GameStop likes selling used games. The majority of their business model is based off of the revenue generated by the sales of huge quantities of pre-owned titles. Publishers do not like used games because they don't get any money off of the game past its initial purchase. For example, say Activision gets $30 for each new copy of Call of Duty: Black Ops sold, then that copy gets sold back to GameStop, who then marks it up something along the lines of 300% or higher and sells it again. GameStop gets all the profit and nothing goes to the publisher. With this model you can see why game publishers like EA include codes in new titles in an attempt to remove the incentive to buy used. However, according to a GameStop executive, publishers are starting to see the benefit to used games.
Mike Mauler, Executive Vice President of GameStop International, recently spoke to MCV regarding why he feels that used games are not the threat that game publishers originally thought they were:
“There has been a shift in the way publishers see used. More and more they see it as a way to fuel the sale of new games. It’s a way for that person to trade in a couple of used games for a new FIFA or Call of Duty. If you think about some of the sequels — who needs seven years of a franchise on your shelf? But if you can buy them in, or trade in hardware for a new console when it comes out, it’s a win for everyone.”
The point he is trying to make is the one that GameStop has argued for years and that is that people trade in games in order to buy new ones. He makes a valid point considering how many sequels this industry produces each year. Would people continue to buy the new Madden year after year if they weren't able to get rid of the old season's game for some cash? Or would they just keep their old copy? If you have seen the overflow of used EA Sports games in your local GameStop you may understand the point he is trying to get across.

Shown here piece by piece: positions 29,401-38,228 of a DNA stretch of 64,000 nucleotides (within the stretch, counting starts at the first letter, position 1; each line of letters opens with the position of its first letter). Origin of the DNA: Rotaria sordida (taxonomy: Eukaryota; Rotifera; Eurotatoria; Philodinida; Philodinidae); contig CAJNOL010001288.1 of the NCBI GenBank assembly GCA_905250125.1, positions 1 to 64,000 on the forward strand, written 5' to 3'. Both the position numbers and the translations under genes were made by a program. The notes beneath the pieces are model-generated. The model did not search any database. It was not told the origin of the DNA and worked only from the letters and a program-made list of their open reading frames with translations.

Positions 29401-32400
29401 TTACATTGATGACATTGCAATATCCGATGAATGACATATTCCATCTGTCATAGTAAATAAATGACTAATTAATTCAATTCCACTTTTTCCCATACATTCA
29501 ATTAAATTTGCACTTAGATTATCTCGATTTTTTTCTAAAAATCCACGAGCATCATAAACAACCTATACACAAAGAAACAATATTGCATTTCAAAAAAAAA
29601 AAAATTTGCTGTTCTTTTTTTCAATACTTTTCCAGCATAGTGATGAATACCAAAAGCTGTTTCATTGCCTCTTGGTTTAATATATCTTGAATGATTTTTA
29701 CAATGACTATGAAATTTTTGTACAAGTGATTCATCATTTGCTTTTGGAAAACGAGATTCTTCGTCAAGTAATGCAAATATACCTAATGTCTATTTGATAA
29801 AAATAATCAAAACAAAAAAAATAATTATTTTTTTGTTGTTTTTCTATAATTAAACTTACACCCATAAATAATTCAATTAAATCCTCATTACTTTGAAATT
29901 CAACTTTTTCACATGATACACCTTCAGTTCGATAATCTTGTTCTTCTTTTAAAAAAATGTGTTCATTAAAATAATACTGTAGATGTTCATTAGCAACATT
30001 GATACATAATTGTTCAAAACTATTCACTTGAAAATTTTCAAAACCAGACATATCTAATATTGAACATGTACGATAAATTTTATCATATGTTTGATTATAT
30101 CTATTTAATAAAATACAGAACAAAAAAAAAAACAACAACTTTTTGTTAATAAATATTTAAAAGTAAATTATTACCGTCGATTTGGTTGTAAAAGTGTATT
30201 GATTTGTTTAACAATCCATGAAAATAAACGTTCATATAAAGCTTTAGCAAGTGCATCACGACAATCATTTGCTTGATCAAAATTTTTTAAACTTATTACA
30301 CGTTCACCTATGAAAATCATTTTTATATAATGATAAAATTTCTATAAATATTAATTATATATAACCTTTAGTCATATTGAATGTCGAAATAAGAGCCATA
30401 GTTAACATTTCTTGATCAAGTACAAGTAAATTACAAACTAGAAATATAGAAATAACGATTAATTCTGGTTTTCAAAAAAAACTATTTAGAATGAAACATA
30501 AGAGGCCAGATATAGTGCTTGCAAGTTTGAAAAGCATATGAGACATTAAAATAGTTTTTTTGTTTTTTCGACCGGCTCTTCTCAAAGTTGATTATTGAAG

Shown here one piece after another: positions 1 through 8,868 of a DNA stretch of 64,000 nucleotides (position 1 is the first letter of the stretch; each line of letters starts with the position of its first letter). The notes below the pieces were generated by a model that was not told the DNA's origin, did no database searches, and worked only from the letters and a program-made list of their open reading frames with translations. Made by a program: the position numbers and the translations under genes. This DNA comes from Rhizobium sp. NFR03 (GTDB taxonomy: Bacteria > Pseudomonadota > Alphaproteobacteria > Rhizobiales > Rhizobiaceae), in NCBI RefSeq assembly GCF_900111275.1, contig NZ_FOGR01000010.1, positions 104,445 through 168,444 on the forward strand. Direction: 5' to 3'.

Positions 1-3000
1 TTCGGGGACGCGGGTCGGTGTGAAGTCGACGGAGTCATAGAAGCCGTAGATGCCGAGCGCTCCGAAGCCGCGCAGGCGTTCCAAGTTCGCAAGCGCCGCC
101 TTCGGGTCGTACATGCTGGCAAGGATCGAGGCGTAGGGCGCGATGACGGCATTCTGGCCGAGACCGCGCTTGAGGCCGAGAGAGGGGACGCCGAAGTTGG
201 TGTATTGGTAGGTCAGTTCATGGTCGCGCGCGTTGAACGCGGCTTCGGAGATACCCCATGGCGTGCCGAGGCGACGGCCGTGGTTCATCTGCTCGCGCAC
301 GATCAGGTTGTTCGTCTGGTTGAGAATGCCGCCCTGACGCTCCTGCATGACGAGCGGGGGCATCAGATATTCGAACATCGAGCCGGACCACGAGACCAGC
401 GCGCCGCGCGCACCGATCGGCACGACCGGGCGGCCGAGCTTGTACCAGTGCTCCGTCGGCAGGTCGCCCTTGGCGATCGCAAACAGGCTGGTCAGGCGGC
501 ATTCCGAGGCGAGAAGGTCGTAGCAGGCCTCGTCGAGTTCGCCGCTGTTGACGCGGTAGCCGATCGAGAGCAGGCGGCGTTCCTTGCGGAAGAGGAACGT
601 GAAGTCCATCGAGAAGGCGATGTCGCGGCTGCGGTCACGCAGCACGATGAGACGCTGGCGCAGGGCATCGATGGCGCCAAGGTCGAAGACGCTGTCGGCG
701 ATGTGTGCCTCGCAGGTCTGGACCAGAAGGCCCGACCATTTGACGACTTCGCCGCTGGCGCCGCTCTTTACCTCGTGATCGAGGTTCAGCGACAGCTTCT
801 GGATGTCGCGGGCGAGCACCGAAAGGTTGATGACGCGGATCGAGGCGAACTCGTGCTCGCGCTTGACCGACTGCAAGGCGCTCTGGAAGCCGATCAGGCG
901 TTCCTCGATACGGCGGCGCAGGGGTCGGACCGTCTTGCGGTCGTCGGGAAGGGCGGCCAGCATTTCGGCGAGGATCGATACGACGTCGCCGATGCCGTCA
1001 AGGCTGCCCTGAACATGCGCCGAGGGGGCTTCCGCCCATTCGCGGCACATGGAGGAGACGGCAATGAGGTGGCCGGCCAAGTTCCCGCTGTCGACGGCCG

When asked about the online pass system that EA and THQ have implemented in games like Need for Speed: Hot Pursuit and this year's UFC game, Mauler responded that it doesn't affect his customers very much:
“We have not seen any negative impact — surveys and research shows us that the user who buys used games actually plays a lot less online.
While Mauler makes some interesting points about how trade in games can lead to new game sales he completely skirts around the issue of actually selling those trade ins. Yes, EA may like people buying the new Madden every year, but I imagine they are not happy when GameStop sells the traded in copies for money EA will never see. After all, isn't the entire point of DLC and online passes just a way to keep you from trading in the game or squeezing some money out of people who buy used games?
I think Mauler is making a lot of assumptions about how game makers view the used market. If publishers have shifted their viewpoint about used games, why do they continue to do everything they can with multiplayer, DLC, Online Passes, and other features to keep you from trading their game in?